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Seven Key Points In Evaluating Your Practice Management Program

4.Understand where you are coming from and what you are going to – Do you currently have a practice management program? If you do and you are converting to a new program, will the expectation be that the new program (when the old one is switched off) will do everything the old did – and then some? Or will it be a work in progress, with users unable to do the same functions that the old one provided –until the new program is set up completely?
Remember that if you have a program, you have probably spent a lot of time (over time – probably months, at least, if not years (probably several)) getting it set up the way you want – converting to a new program will require that same amount of effort (minus the effort to discover just what the firm needs/wants) in a much shorter time frame.
If you are coming from anything but a practice management program: typewriters and notepads, Outlook and Word, etc…, then remember that the features available in a current legal practice management program will be overwhelming to a new user. Focus on the key features that you need your staff to learn and use. Then, gradually introduce the more advanced or sophisticated features. Always find an example of fixing an issue or making a process easier before asking users to utilize a program feature.

5.When you want to ask a consultant that wonderful question (“How Much?”) then you need to be prepared to explain exactly what you need the program and the consultant to do.

While there is no perfect analogy, many years ago, I learned this is one that most attorneys can at least identify with: selecting, customizing and implementing a practice management program should be treated just like identifying, designing and building a home. In order to be successful at both, all involved must understand that each take a lot of time, attention to detail and a defined process tied to constant and precise communications.
Asking a practice management consultant “How Much?” without providing the details is like asking a custom home builder “How Much?” to build a house on this lot? While the builder may have some basic information (the lot, whether or not it has city water, etc…, and the actual size of the house that could be built) that’s not enough – and no one would expect a reasonable answer – one that could be expected to be correct,, without at least providing overall size, number and size of bedrooms, baths, size of kitchen, how many cars in the garage; in addition to what materials it would be built from, etc…
And just like the concept of “sweat equity” that some builders provide – if you plan on doing some of the work, let the consultant know that before spending lots of time on a proposal. What you think you want to be able to do to save money may require hours of training to get your staff up to speed on the necessary concepts and skills – effectively negating any of the potential savings.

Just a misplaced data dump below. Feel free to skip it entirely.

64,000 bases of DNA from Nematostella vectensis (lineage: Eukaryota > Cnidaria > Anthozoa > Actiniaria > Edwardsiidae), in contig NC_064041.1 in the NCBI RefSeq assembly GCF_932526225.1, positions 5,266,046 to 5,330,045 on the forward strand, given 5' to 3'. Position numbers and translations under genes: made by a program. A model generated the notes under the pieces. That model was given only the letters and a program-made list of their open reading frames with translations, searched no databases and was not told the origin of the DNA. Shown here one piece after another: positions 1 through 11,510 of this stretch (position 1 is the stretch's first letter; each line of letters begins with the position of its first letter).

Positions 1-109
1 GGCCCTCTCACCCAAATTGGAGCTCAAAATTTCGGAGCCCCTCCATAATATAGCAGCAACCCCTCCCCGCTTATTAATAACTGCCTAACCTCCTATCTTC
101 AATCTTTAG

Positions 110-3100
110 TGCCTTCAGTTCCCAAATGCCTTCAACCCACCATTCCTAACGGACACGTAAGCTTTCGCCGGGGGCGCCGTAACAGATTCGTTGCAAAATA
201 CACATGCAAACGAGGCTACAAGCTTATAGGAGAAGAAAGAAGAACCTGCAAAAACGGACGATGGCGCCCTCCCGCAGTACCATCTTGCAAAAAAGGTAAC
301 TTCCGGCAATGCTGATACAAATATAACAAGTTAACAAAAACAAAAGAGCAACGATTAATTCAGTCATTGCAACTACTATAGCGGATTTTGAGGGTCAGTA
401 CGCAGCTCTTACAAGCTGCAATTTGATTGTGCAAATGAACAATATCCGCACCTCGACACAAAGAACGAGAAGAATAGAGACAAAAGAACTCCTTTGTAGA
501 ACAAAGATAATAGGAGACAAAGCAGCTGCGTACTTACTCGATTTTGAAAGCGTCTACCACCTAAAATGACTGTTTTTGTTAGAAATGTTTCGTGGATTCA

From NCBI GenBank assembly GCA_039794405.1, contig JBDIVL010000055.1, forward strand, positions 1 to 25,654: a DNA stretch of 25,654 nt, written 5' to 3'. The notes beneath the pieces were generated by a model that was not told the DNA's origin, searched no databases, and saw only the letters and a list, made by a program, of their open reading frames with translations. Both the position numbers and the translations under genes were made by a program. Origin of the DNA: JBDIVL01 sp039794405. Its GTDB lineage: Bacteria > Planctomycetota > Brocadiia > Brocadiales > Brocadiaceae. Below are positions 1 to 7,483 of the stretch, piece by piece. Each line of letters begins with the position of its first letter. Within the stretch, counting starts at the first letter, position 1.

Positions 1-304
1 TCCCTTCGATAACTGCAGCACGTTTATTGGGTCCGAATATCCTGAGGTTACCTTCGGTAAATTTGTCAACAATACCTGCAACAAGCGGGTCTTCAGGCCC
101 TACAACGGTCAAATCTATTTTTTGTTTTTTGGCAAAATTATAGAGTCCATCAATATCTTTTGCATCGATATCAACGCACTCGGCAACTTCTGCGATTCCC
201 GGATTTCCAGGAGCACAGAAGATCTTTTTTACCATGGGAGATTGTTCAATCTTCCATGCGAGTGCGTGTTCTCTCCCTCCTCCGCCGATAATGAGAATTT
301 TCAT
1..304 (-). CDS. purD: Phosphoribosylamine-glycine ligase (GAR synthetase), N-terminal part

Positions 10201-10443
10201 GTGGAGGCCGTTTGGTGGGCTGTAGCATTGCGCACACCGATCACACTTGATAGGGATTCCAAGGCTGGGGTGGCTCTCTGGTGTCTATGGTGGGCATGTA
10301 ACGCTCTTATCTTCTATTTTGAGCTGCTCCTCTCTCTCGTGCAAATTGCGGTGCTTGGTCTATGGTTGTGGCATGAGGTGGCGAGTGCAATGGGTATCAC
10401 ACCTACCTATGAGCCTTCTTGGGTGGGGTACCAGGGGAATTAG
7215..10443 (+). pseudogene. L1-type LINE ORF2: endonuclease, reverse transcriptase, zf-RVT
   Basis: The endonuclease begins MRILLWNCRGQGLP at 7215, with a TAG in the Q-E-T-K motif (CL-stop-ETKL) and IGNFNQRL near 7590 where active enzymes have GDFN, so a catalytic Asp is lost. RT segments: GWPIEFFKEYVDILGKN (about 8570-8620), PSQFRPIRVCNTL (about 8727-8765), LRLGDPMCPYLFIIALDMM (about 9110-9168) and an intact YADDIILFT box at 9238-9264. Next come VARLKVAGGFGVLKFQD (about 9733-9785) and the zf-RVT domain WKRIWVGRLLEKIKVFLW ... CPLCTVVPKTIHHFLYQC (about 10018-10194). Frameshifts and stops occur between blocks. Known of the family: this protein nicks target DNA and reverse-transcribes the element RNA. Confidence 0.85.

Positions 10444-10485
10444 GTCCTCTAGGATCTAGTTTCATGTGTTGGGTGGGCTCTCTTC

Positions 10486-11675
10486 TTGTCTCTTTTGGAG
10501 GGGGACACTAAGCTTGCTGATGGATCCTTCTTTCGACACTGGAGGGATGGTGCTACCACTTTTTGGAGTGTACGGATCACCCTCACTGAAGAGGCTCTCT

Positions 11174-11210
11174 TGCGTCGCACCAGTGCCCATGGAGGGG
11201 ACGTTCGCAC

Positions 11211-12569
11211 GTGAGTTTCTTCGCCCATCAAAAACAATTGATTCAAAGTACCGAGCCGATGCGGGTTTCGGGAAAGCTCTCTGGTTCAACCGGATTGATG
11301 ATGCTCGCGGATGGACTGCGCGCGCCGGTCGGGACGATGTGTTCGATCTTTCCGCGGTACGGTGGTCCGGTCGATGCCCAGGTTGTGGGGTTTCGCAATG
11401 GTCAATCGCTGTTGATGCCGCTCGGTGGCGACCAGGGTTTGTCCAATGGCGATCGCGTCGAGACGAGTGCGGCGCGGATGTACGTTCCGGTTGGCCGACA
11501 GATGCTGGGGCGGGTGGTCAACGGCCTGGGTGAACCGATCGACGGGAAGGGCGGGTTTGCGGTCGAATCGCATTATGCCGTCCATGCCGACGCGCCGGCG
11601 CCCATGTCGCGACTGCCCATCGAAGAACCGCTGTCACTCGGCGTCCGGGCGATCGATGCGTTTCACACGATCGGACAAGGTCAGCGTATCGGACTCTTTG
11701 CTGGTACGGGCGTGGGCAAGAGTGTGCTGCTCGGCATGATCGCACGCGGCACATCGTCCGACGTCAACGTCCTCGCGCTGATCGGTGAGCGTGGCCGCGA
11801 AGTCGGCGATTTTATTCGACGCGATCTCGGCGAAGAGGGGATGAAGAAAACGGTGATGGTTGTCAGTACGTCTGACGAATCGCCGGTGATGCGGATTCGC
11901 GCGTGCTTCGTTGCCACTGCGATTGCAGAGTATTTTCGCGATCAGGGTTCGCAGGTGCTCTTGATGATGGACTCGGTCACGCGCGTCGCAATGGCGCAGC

6.If you have an existing practice management program, converting the data from the existing program to the new one is perhaps the hardest task to perform. Going back to the analogy above, moving from an existing home to another can cause a lot of extra expenses if the necessary planning is not done in advance. Can the existing furniture (data) be moved into the new home? If attention to size, style and a corresponding number of rooms has not been given, then there will be issues. When it comes to data, the manner in which the databases link the data will not be exactly the same from one program to another, so if your expectation is that the data linked (contacts and matters, related parties and cases) will be linked in the new program, expect that it will take some time and money for that to happen, if at all.

7.If it’s mission critical, then it will cost money to maintain (the software, that is), and it will require time and attention (by someone) to keep the program relevant and efficient. Mission critical software, by definition, is of great importance to the firm’s success. This means that you must pay whatever costs are necessary to maintain the functionality necessary to be successful. In the case of most legal practice management programs, there is some form of annual fee, whether it is a maintenance program (the annual maintenance program for LexisNexis’ Time Matters and STI’s Practice Master comes to mind) or the annual subscription fee you would pay for using a cloud-based program such as Centerbase, Advologix, Clio or RocketMatter.
The second requirement of a fully-utilized legal practice management program is that there will be daily needs: for some programs this will be troubleshooting consistent issues; for other program the time will be spent identifying new methods to utilize the program’s features. Regardless of the why, it is always safe to assume (and I hate to do that) that there will be some time spent on maintaining/tweaking/supporting the software that runs your business!
So decide who will be providing that maintenance/consultation/support and understand the cost – whether it be paying a consultant or training an in-house support person to provide what is necessary. Remember to account for the time this person will have to dedicate to the program: an over-worked, highly-skilled paralegal/staff will have many more opportunities to move to a new situation.
The firm should have a good idea of what the above costs will be (through product research and the standard due diligence of referrals and experience with other, similar types of software) and be able to understand the ROI on such a commitment. Don’t underestimate the personnel side of this component to legal practice management software!